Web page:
Bjorkman, Woodbridge win doubles
Updated: Thursday February 08, 2001 4:49 PM
MELBOURNE, Australia (CNNSI) -- Todd Woodbridge finally secured the milestone that escaped him during his longtime doubles partnership with Mark Woodforde.
Woodbridge teamed Saturday with Jonas Bjorkman to win the Australian Open doubles title, boosting his career Grand Slam tally to 12 and equaling the number of majors Woodforde won before retiring late last year.
The Woodbridge-Bjorkman combination, established earlier this month, had the boisterous support of visiting Swedish fans and the partisan home crowd as they overcame Byron Black and David Prinosil 6-1, 5-7, 6-4, 6-4.
"It's a lot different for me because it's the first Slam since the 1980s that I've played with a different partner," Woodbridge said.
For Bjorkman, it was a third Australian Open doubles crown in the last four years, all with different partners.
The Swede teamed with Jacco Eltingh in 1998 to beat Woodbridge and Woodforde in the final, depriving the Aussie pair of a third Australian Open championship.
In 1999, Bjorkman and Australia's Pat Rafter upset the then top-ranked partnership of Mahesh Bhupathi and Leander Paes of India.
Black, playing his 37th consecutive Grand Slam doubles tournament -- dating back 1992 -- was teaming with Prinosil for the first time. The loss gave him a 1-3 record in Grand Slam finals.
Earning a break to go up 5-4 in the fourth, Bjorkman produced the trademark Swedish salute, the vicht, that Mats Wilander introduced to the tennis public in the 1980s.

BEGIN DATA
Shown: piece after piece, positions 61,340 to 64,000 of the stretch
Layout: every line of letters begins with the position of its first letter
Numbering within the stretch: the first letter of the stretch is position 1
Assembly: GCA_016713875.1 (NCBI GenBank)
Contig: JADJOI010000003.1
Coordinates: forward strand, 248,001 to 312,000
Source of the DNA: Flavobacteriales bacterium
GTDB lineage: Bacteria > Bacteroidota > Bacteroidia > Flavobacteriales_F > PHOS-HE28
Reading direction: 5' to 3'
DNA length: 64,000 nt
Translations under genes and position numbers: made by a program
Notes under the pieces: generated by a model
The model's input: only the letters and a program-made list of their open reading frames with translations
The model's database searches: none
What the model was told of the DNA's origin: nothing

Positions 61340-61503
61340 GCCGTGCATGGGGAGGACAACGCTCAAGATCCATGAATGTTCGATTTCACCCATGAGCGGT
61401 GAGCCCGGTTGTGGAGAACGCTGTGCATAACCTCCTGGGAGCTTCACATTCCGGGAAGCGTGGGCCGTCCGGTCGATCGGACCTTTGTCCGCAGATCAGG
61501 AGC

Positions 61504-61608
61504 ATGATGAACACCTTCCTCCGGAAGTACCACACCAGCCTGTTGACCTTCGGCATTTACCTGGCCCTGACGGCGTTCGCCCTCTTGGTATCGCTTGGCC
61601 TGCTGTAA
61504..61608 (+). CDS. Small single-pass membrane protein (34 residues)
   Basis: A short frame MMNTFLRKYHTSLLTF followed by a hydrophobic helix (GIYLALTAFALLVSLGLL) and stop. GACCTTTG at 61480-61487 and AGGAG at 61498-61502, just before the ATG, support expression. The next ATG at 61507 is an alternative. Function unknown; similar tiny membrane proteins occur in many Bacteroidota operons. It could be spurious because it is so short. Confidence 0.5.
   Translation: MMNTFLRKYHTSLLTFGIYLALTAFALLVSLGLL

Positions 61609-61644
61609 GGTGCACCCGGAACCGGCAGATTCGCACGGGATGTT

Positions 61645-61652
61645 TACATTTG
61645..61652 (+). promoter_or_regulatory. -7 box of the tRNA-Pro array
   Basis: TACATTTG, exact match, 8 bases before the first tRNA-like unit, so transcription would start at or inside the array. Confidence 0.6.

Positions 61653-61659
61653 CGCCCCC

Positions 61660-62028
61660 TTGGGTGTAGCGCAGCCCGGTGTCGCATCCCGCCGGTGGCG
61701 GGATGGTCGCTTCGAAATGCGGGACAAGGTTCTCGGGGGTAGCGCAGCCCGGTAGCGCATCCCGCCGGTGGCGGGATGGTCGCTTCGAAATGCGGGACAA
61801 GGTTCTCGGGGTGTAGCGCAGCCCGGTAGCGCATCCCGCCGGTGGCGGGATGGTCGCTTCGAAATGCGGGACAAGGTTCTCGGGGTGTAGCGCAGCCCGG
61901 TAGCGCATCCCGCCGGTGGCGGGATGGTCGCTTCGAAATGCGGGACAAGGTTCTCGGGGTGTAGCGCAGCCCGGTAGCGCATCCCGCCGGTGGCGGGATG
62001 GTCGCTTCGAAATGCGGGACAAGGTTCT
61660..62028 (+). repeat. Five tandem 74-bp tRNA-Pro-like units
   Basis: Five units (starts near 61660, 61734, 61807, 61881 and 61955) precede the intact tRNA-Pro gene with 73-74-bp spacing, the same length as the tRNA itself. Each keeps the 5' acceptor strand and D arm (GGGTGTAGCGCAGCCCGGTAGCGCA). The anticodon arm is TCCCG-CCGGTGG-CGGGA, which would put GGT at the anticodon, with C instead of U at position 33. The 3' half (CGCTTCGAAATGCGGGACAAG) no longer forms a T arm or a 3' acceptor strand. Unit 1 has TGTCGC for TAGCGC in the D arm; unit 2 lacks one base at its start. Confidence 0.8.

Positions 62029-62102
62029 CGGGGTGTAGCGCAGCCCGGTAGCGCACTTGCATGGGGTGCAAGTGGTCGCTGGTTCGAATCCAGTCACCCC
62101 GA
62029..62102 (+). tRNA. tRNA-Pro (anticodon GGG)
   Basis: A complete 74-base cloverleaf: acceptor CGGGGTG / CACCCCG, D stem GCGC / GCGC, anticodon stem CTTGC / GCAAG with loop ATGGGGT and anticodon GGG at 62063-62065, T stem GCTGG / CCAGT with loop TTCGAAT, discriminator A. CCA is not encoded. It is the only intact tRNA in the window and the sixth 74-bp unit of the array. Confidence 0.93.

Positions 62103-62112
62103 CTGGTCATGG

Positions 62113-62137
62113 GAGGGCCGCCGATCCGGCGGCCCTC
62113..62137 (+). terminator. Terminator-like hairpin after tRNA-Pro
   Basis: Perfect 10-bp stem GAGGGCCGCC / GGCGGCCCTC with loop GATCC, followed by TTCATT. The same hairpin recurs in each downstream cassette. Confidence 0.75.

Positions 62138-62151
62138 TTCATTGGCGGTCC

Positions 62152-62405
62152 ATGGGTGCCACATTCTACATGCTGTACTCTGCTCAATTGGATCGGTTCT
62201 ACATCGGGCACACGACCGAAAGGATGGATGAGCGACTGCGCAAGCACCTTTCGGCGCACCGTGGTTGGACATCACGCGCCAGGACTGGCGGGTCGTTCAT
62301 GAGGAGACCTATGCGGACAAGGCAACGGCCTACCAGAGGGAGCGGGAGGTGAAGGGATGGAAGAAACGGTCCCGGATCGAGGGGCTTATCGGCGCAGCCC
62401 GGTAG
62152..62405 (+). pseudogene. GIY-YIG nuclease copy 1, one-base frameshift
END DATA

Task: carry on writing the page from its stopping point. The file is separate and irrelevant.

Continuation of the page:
The traveling Swedes loved it, the boom coming from the 15,000-strong crowd peaking as Woodbridge served for the match.
Bjorkman drilled successive winners at the net for a 30-0 lead and when Black miscued a backhand at match point, Woodbridge and Bjorkman celebrated with their individual victory dances.
"They were just too good in the end," said Black.
Woodbridge and Woodforde won 11 Grand Slam doubles titles as a team, one short of the all-time record. Together they played in 15 finals at the majors.
"Thanks Jonas. I guess you had some pretty big shoes to fill and you seemed to have filled them very quickly," the 29-year-old Woodbridge said in his victory speech.
Of his new alliance with Bjorkman, he said it was finally good to have the fanatical Swedish crowd behind him for a change.
Bjorkman is "bringing me out of my shell," he said. "I have to go and dance on the court ... occasionally I put my hat on backwards, let my shirt hang out -- all that stuff I never did before. He's a lot of fun."
Bjorkman said his combination with Woodforde would hopefully lead to another Grand Slam doubles title, this time outside of Melbourne Park.
He has made doubles finals at the U.S. Open and at Roland Garros but never taken out any other Grand Slam doubles crown. Woodbridge has won doubles titles at all four Grand Slams.
Woodbridge-Bjorkman took the first set in 35 minutes after taking an early service break and then holding for 4-1 when Bjorkman saved a break point and then closed out in a game that went to deuce six times.
They rallied from 3-5 in the second before Bjorkman was broken in the 12th game to surrender the set. Woodbridge and Bjorkman clinched the third after the teams exchanged breaks and then took out the deciding set in 37 minutes.
Woodbridge and Bjorkman share A$345,400 (US$196,900) in prize money. Black and Prinosil will split the runners-up purse of A$172,700.
The Associated Press contributed to this report.